Friday, 28 February 2014

Falling off a mountain

I've not written very much in the last month as I was expending so much energy dealing with the fallout from a holiday accident.

We were holidaying in Fuerteventura, which by the way is a great winter destination.  Away from the resorts, it is a friendly relaxed sort of place with some great coastal and mountain walks.  The flights are very reasonable in January and, best of all, it is warm, dry and sunny in the winter.

My husband fell off a rough non-path while coming down from a mountain and injured his leg.  He had to be rescued by the local emergency services - both the Fire Brigade and Ambulance were involved as you can see from these photos.

He had a ruptured quadriceps tendon and had surgery in Fuerteventura and was eventually repatriated to England.  He was in hospital in Spain for 3 weeks, and I kept jetting backwards and forwards between Fuerteventura and London, in order to juggle my own medical appointments with staying with him.  Our travel insurance put me up in a comfortable hotel in Puerto Rosario, the pleasant laid-back commercial capital of Fuerteventura.

Eventually we managed to get him repatriated and he is now home and in the NHS system now after many twists and turns.  Lessons learnt:

1/  Travel Insurance Emergency Assistance are prone to go off in tangents and get things muddled.  Considerable effort is needed to get them to focus on the required end point - repatriation.

2/  Getting followup care in the NHS after an accident abroad can be very challenging and GP's  don't always know the right route into the system. After over 2 weeks of frustration and confusion, we found the key.  It is really simple once you know how.  Get your GP to write a letter referring you to the Fracture Clinic at your local hospital and then take the letter to the hospital in person.  Voila!

Monday, 17 February 2014

Moondial: atmospheric and strangely moving

I bought Moondial by Helen Cresswell after reading rave reviews of the 1980s BBC serial of the same name.  I watched the DVD of the serial before reading the book.  I enjoyed it, but not as much as I thought I would.  Over-rated, slightly confusing and the ending didn't quite work.

I've just finished the book and it was so much better: well drawn sympathetic characters, a touch of humour, evocative descriptions of the house and gardens, and the dreamlike quality of the moonlight. The serial was very faithful to the book, but it just couldn't carry it off.  Perhaps our imaginations can conjure up atmosphere and setting in a way that eludes the harsh lense of a camera?

And the ending was beautiful written:  moving without being sentimental and just the right amount of magic.

Moondial is the story of three children who become friends and have to overcome supernatural evil as well as their own fears and problems, despite living in different centuries.  Minty in 1980s Britain has a mother who has gone into a coma after a road accident, Tom, a Victorian servant boy, living far from home is dying of consumption and misses his little sister, 18th century Sarah walks by moonlight and is a prisoner of the day.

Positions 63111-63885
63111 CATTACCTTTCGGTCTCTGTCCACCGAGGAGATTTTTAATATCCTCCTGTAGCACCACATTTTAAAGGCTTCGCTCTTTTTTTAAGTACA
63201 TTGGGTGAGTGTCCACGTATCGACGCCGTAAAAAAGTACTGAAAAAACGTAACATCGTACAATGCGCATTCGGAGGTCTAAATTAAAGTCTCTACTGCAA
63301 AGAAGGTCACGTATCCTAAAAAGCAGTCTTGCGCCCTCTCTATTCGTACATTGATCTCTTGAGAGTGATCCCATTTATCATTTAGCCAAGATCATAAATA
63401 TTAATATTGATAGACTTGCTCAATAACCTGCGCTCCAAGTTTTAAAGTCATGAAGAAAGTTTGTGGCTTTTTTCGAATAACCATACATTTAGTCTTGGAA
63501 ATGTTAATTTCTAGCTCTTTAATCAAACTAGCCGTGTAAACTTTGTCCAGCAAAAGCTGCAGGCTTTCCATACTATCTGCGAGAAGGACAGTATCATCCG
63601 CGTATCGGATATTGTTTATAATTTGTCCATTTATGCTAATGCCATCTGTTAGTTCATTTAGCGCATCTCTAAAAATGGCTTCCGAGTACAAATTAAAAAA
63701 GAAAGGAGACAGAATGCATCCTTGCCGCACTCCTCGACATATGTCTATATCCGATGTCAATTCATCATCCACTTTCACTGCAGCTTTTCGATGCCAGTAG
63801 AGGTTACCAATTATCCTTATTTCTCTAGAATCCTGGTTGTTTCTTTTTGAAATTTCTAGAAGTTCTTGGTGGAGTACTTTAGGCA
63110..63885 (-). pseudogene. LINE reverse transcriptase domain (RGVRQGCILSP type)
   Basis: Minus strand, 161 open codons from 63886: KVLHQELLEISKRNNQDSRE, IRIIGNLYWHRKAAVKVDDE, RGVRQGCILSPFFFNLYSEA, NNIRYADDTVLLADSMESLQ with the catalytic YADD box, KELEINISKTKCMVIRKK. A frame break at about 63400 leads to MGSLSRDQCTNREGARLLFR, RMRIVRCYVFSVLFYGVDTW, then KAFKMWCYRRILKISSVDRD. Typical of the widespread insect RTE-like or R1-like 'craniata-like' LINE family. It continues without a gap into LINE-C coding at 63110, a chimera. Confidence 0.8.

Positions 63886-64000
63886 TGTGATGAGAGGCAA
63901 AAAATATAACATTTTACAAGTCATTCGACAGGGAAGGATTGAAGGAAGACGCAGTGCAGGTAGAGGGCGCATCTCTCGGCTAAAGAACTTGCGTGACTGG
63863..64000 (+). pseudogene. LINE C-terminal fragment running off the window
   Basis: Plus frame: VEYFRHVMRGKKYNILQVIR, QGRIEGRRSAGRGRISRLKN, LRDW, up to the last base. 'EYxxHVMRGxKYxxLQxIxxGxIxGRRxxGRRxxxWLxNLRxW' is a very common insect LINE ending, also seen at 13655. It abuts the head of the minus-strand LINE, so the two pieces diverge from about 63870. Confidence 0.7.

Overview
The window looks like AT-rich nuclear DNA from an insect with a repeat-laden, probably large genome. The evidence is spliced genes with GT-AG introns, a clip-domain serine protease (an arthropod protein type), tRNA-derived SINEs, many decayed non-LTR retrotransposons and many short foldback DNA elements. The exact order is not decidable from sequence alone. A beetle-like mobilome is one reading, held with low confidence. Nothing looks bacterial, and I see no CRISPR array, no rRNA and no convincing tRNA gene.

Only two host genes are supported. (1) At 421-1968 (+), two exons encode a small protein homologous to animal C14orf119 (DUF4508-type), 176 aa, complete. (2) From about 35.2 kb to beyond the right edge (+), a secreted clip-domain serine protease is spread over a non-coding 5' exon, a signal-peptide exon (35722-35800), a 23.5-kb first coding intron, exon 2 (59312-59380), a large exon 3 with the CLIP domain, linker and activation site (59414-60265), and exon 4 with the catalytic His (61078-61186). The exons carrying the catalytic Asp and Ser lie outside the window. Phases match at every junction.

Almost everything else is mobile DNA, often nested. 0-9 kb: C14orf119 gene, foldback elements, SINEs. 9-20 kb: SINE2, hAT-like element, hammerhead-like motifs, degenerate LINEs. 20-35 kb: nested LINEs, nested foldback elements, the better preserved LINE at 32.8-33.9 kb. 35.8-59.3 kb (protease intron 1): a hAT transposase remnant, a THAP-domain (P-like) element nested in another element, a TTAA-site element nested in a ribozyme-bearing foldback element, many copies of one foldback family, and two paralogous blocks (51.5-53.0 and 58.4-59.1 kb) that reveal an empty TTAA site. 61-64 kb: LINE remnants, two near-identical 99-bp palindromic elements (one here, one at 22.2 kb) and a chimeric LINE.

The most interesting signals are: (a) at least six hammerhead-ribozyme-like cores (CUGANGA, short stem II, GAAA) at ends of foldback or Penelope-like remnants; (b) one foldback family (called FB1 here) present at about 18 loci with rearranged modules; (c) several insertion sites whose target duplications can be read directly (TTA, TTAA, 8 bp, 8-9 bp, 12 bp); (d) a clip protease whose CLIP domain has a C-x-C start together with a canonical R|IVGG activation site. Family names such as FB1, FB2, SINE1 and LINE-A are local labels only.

I've given it 5 stars and added it to my list of Top 100 Children's Books.

Saturday, 15 February 2014

No More Chemo Curls

They are gone.

At least for now.  I wonder if they will grow back?

This morning I went to the hairdresser and had a good haircut.  Although I did like the curls, they were getting too long and too fluffy and had to go.  Getting my hair cut probably got rid of a lot of split ends as well as the weaker hair that grew back initially.

It is over 15 months since I last had a haircut and my return to my favourite hairdressers is yet another symbol of normality returning.  My hair is as thick as ever and I love it.

Saturday, 8 February 2014

I've finished my Herceptin treatment.

Last Thursday was the last of my Herceptin treatments.  Yippee!

A huge thank you to the chemo nurses and reception staff at Ward 7A at Barts.  Your kind and friendly manner made a big difference to me, and also, I'm sure, to others who pass through your doors.

I just hope it all works and I never come back!

My first session on a cold dark November day over a year ago seems a long way off now.   The nausea and vomiting after FEC was the worst ever, but at least it only lasted a couple of days per cycle.  Fortunately I only had 3 cycles of FEC and then moved onto Herceptin and Taxotere.  There were more symptoms with Taxotere but at least you skip the nausea and vomiting...

To all who are about to start a year of treatment, keep remembering the old Persian proverb:  "This too shall pass"